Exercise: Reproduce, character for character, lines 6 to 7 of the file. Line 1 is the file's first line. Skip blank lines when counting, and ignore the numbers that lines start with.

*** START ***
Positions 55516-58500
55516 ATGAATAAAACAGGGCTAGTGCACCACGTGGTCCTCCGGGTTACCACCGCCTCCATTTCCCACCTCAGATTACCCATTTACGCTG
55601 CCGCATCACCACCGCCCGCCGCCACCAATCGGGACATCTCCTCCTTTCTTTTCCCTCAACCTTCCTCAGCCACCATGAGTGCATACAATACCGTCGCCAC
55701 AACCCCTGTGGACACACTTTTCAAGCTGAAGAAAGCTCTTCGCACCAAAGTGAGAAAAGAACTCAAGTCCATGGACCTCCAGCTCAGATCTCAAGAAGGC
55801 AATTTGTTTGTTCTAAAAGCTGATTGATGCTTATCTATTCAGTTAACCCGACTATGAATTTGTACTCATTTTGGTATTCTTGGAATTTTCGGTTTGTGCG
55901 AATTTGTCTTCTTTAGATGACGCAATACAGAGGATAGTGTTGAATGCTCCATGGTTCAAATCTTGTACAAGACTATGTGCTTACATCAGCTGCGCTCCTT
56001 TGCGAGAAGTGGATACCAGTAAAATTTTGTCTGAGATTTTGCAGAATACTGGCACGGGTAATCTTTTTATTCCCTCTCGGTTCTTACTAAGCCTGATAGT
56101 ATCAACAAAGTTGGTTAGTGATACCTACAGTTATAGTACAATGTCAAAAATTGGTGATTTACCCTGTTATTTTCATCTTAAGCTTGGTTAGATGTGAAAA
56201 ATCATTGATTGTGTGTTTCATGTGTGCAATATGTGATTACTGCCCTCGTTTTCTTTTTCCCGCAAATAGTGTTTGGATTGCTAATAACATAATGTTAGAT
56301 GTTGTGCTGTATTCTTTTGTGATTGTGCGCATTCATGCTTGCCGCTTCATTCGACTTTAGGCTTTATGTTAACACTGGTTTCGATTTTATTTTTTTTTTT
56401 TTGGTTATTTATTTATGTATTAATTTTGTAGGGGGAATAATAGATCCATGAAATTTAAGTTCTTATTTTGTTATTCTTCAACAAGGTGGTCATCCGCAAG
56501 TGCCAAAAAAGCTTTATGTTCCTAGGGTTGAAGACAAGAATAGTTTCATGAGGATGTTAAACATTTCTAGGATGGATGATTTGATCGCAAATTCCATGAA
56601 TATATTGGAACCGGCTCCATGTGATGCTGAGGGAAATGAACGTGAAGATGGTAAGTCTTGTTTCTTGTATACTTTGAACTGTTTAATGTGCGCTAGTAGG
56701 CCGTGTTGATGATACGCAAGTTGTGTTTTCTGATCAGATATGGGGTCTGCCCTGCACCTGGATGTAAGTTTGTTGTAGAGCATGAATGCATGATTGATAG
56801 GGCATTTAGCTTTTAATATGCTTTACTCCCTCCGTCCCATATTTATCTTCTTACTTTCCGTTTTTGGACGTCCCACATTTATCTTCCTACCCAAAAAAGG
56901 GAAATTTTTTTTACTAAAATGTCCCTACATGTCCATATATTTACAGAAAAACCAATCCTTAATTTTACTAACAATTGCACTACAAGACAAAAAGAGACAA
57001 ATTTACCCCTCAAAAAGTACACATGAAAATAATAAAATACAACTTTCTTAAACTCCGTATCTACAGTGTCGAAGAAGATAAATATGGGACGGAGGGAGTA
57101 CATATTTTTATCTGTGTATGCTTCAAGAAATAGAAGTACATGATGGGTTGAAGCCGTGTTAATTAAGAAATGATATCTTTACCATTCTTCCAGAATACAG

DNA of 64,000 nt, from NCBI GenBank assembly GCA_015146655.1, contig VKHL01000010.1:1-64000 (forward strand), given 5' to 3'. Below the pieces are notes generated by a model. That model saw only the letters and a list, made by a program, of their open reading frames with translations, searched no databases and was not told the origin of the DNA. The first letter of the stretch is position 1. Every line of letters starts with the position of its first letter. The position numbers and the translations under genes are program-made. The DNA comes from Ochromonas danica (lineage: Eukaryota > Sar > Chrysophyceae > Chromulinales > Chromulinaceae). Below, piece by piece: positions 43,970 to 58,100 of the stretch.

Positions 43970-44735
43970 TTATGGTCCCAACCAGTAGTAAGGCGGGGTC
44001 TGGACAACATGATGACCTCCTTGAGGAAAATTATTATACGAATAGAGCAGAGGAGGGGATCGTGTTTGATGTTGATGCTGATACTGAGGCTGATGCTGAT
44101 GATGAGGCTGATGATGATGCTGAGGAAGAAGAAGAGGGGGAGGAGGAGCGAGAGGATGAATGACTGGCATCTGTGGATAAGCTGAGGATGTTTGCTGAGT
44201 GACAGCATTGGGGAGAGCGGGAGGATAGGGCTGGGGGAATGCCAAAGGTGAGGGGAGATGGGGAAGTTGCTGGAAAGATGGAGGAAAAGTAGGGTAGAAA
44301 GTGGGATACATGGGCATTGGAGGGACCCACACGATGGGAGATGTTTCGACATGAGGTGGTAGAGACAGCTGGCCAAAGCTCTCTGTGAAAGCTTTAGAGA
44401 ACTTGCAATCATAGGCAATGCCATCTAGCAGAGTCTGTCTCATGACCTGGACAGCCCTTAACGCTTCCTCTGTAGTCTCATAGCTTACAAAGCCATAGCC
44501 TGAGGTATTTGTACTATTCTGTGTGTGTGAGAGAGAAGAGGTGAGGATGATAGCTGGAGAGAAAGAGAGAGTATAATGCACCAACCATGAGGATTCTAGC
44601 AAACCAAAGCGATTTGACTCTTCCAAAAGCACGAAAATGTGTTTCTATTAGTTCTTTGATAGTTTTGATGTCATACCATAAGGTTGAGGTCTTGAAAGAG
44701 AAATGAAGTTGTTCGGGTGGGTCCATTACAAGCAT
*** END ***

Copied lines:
55901 AATTTGTCTTCTTTAGATGACGCAATACAGAGGATAGTGTTGAATGCTCCATGGTTCAAATCTTGTACAAGACTATGTGCTTACATCAGCTGCGCTCCTT
56001 TGCGAGAAGTGGATACCAGTAAAATTTTGTCTGAGATTTTGCAGAATACTGGCACGGGTAATCTTTTTATTCCCTCTCGGTTCTTACTAAGCCTGATAGT